If I pass, I hope my life goes on through my wife, children, family and friends. It is my job to leave behind a life filled with as much happiness, love, caring and respect that teaches my sons and allows my family to live as if I were still here. These posts are meant to portray who I am, not what cancer can do to someone.
I have lost far too many friends to this disease, but I get comfort in knowing how their lives carry on through the very same people who are hurting so severely. Their strength carries them through. Their smile, memories, and love are always going to shine. This is what I want to happen. I want a story of inspiration and hope, not agony and pain. I want to be remembered for love, friendship, and advocacy, not bitterness, resentment, and anger. By doing it this way, it becomes more accepting for whatever course this journey takes because I know my sons will remember their dad in a positive light, and their mother, my wife, will have lived with me as long as possible with the notion that I am still me; happy, loving, caring, and full of life. And of course for all of you that you remember through me what it’s like to smile through danger and despair, to laugh through heartaches and tears, and to enjoy every aspect of the human experience, good or bad, in order to live a life that is as full and complete as humanly possible with whatever small amount of time we have here before Heaven calls us home.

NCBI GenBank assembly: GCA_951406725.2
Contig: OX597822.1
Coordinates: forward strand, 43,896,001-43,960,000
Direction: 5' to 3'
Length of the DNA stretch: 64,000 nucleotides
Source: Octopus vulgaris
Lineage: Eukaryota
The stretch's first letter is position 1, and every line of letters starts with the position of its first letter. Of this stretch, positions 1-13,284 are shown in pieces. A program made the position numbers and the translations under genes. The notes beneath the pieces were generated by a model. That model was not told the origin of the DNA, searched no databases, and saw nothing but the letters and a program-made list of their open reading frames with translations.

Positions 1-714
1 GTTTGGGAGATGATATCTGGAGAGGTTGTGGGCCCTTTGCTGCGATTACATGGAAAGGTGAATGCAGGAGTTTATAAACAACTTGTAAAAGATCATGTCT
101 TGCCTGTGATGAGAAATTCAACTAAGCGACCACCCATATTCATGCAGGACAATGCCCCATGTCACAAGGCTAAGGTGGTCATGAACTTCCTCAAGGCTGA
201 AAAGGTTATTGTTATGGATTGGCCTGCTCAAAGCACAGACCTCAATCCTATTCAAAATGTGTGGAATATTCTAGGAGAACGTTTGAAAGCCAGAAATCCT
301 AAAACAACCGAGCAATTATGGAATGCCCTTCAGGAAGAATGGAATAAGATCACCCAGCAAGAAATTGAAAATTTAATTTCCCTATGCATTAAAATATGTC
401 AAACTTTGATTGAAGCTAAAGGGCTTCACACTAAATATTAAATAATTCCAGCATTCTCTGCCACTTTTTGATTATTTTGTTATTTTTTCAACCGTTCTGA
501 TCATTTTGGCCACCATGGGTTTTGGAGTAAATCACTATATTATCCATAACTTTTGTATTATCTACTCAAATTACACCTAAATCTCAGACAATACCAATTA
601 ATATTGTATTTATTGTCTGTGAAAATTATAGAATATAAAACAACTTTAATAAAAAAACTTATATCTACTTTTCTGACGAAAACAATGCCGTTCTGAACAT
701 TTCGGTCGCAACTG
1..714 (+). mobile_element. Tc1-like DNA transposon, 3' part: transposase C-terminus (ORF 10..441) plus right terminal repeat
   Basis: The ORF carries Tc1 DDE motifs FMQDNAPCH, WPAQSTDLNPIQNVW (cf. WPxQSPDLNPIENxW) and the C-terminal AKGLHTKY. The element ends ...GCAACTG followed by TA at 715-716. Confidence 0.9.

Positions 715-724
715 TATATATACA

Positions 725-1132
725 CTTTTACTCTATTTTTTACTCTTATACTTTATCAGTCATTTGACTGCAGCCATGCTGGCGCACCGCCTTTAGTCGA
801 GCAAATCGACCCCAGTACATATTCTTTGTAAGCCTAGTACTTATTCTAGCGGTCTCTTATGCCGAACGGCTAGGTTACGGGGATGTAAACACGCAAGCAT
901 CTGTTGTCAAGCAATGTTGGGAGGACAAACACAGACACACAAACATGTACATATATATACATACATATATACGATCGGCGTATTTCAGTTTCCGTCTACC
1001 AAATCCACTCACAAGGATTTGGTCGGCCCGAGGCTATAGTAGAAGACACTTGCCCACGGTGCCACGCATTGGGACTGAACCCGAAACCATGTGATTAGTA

As for my current situation, it’s complicated. It brings everything into play. In regards to the most recent scans, the findings are very inconclusive. If I were to have received a normal CT with contrast instead of a PET/CT, the impressions from the report would have almost undoubtedly declared me NED. It’s why we did the PET. Even still, the findings from the PET (low uptake in two clavicular nodes, thymic region, and inferior left pleura) are too small and seemingly insignificant to truly come to any conclusion. The only way to be of any certainty is to wait and see with the next scan. If the spots grow in size or increase in uptake, it’s cancer. If not, it’s not cancer. What a game to play, no?